We've come to view mathematics education as an assembly line: each new topic or technique merely leads to the next topic or technique. But what is it all for? Are we actually assembling anything worth having? How many students could answer that question? How many teachers? Let's take parabolas as an example. Parabolas are typically encountered as the graphs of equations like y = ax^{2} + bx + c The typical high school or college student learns the quadratic formula and various techniques for graphing. They solve problems about farmers who want to build pens by their barns. Eventually they may model projectile motion while pretending that air resistence doesn't exist. And that's all they ever learn. This approach, which is utilitarian rather than humanistic, thus pares the study of parabolas down to those topics that lead into calculus. The humanistic approach, on the other hand, begins at the tomb built by Minos, the legendary king of ancient Crete. It consults the oracle at Delphi, takes counsel with the Academy of Plato, and rebuilds an altar to Apollo to end the plague at Delos. It pores over the Conics of Apollonius, where it encounters the section cut by a plane parallel to the generatrix. It follows Archimedes' computation of area through geometric series and nearinvention of integral calculus in his Quadrature of the Parabola. It envisions and draws a parabola as a locus of points or an envelope of tangents. It casts whispers in a rediscovery of the reflective properties first used (legend has it) to defend the city walls during the seige of Syracuse by the Romans and employed today in telescopes and satellite dishes. It sits with Galileo under house arrest, reading his Concerning the Two New Sciences to discover how the parabola was seen to model projectile motion before coordinate geometry or calculus were invented. And, yes, it characterizes the parabola in terms of quadratic equations, deriving the quadratic formula, which appears in Descartes' Geometry but has been discovered time and again by mathematicians in different cultures down through history. In short, the humanistic approach to parabolas at once more rigorous, broader, and more interesting than the approach that has taken over the academy. Some instructors might object that they don't have the leisure to take such an approach, that their duty is to make sure their students know certain techniques before passing onto the next stage. They're a bit like Charlie Chaplin working the assembly line in the classic silent film Modern Times, tightening bolts on widgets without knowing what they're for, unable to stop twitching their wrenches even after the whistle has blown. It may be that they are compelled to teach in this manner, but those who have the freedom to try something different should, because students are human beings, not widgets.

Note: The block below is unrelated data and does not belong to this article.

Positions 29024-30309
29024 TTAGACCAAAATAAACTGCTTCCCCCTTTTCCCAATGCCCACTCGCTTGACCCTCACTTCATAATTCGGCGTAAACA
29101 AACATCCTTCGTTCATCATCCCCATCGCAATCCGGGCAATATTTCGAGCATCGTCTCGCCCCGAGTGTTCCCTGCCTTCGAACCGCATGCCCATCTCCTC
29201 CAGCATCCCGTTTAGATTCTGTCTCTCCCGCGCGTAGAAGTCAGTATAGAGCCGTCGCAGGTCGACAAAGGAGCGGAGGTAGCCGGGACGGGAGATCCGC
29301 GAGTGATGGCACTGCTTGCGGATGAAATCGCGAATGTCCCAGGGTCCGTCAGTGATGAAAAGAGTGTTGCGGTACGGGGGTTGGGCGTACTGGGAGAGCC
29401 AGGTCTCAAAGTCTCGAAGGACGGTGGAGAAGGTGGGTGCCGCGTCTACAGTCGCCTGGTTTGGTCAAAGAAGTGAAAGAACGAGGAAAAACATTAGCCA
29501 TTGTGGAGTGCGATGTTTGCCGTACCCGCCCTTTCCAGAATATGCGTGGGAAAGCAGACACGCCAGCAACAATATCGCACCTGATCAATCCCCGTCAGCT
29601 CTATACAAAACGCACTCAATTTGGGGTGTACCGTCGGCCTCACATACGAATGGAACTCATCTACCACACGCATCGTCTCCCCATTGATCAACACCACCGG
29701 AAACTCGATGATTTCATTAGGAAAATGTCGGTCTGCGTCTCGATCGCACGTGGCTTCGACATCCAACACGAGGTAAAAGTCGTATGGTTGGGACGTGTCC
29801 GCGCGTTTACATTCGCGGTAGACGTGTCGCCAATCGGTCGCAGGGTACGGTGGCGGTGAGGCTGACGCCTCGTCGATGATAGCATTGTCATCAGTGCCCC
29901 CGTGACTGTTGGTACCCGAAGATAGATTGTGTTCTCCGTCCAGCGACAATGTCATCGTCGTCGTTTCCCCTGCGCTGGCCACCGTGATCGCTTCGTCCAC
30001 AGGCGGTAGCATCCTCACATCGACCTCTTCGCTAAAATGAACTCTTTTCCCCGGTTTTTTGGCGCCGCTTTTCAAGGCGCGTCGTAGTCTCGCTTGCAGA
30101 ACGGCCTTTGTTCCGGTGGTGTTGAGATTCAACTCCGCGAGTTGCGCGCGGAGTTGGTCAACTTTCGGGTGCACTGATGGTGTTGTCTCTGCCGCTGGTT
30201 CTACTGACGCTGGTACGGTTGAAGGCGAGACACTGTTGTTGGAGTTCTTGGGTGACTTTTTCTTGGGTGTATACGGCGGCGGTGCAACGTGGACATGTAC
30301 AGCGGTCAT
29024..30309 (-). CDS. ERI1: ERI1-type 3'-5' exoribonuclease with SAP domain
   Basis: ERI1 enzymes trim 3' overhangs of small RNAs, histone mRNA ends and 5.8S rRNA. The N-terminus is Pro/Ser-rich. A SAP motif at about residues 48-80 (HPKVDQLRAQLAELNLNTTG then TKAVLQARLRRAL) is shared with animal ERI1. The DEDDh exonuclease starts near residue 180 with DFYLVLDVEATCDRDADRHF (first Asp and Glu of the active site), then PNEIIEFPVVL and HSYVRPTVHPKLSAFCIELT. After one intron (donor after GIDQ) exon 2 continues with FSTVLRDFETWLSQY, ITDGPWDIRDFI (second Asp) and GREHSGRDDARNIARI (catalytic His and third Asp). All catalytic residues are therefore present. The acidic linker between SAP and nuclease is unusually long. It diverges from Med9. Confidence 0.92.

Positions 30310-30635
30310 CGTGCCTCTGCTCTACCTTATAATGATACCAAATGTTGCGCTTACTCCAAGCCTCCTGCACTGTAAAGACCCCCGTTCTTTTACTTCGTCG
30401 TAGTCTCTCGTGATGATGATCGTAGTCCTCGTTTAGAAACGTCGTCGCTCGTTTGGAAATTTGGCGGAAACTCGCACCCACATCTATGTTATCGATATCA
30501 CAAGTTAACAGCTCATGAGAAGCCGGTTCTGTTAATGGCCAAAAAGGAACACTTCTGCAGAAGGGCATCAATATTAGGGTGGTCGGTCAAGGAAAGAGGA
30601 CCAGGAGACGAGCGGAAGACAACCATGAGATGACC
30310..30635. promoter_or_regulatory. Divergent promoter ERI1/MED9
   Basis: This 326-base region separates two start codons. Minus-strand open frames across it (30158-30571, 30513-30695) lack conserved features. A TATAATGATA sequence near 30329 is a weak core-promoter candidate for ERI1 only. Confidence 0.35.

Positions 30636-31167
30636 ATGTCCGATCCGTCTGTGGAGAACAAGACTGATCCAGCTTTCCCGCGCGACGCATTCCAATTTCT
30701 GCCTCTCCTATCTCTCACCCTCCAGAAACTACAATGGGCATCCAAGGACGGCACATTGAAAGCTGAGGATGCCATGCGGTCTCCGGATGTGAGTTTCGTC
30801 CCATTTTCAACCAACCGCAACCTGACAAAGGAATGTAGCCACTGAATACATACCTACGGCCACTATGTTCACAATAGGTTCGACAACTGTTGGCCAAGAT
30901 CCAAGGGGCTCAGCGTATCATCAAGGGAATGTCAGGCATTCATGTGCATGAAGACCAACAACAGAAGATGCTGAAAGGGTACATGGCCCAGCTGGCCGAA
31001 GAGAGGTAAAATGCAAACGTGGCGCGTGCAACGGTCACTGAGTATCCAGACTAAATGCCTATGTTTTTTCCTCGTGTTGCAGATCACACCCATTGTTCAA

One last thing remains to be said. The approach I use plays out at a small regional college divided into three campuses, each separated from the others by sixty or seventy miles of brush country. All the classes I teach are taught using some kind of distance learning technology. Technology can very quickly dehumanize the classroom if not used appropriately. Let it be said, therefore, that I am committed to using any kind of learning technology — stick drawings in dirt, chalk and dryerase markers, books, calculators, teleconference systems, course management software — for the sole purpose of increasing and improving the human contact between the student, their peers, and myself. References

Michael Ortiz, Ph.D.
Associate Professor of Mathematics
Department of Natural and Behavioral Sciences
Sul Ross State University Rio Grande College